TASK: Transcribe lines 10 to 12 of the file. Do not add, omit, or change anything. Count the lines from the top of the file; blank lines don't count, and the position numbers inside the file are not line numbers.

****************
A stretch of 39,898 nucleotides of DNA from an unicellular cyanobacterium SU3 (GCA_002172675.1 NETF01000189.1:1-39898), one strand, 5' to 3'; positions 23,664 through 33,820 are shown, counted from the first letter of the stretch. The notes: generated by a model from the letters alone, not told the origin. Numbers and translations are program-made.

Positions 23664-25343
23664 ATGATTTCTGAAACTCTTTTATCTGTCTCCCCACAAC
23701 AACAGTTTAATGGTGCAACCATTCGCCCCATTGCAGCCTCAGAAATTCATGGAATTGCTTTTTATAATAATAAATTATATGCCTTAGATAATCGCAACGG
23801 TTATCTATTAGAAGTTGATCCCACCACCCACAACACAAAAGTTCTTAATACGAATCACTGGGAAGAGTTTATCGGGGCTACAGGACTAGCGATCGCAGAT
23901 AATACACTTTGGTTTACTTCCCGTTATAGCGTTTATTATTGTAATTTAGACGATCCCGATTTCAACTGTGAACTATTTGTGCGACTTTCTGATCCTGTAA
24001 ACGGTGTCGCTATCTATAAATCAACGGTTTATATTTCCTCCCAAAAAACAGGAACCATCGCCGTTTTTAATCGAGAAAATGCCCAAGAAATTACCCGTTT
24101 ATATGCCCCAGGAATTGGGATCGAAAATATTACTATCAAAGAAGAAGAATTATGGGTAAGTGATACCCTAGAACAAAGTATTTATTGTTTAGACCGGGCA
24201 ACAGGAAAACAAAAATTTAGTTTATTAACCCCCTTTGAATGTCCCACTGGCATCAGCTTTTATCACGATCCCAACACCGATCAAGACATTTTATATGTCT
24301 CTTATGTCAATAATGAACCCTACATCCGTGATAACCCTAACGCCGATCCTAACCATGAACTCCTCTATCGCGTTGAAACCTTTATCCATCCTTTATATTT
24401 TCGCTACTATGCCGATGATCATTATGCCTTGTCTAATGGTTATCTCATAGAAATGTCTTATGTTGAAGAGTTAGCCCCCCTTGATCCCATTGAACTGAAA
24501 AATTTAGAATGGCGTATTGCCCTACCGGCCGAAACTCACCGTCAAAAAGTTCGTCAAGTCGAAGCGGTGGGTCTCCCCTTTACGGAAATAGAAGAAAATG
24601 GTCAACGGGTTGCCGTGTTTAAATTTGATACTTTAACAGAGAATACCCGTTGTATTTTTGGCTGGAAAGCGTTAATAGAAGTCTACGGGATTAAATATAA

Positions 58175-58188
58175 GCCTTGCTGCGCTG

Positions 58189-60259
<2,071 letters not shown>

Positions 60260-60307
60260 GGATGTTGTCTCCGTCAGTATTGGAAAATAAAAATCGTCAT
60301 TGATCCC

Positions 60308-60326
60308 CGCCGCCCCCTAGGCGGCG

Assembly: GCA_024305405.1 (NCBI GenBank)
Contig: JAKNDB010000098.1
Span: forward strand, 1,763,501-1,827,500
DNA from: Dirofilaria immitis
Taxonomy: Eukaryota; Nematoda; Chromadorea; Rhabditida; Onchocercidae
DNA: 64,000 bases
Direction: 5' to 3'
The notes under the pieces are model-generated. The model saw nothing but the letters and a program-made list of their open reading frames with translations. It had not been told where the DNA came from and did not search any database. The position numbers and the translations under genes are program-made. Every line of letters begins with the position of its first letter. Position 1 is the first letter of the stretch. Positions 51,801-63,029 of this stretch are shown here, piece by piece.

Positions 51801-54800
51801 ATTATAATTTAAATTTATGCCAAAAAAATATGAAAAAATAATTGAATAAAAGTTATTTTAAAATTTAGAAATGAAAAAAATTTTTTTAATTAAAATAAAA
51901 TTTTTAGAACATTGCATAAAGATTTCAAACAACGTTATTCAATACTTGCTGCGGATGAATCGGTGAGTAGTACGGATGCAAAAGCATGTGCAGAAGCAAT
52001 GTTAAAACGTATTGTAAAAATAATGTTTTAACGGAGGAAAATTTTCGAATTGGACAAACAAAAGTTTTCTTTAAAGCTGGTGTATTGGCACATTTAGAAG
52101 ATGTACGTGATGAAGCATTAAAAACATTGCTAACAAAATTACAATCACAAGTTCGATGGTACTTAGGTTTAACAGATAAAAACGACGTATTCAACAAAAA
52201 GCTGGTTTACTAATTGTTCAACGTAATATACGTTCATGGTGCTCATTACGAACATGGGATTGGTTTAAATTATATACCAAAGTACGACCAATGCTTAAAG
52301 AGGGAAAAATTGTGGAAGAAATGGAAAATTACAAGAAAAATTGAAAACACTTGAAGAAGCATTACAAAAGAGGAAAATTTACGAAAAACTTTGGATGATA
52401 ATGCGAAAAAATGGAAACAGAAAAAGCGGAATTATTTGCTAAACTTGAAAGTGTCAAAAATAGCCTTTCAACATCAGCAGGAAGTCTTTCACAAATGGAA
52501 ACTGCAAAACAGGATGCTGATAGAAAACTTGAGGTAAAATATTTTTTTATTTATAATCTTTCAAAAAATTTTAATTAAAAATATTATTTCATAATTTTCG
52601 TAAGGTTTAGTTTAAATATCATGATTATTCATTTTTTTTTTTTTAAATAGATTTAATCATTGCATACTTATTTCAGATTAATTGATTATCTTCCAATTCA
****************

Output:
24301 CTTATGTCAATAATGAACCCTACATCCGTGATAACCCTAACGCCGATCCTAACCATGAACTCCTCTATCGCGTTGAAACCTTTATCCATCCTTTATATTT
24401 TCGCTACTATGCCGATGATCATTATGCCTTGTCTAATGGTTATCTCATAGAAATGTCTTATGTTGAAGAGTTAGCCCCCCTTGATCCCATTGAACTGAAA
24501 AATTTAGAATGGCGTATTGCCCTACCGGCCGAAACTCACCGTCAAAAAGTTCGTCAAGTCGAAGCGGTGGGTCTCCCCTTTACGGAAATAGAAGAAAATG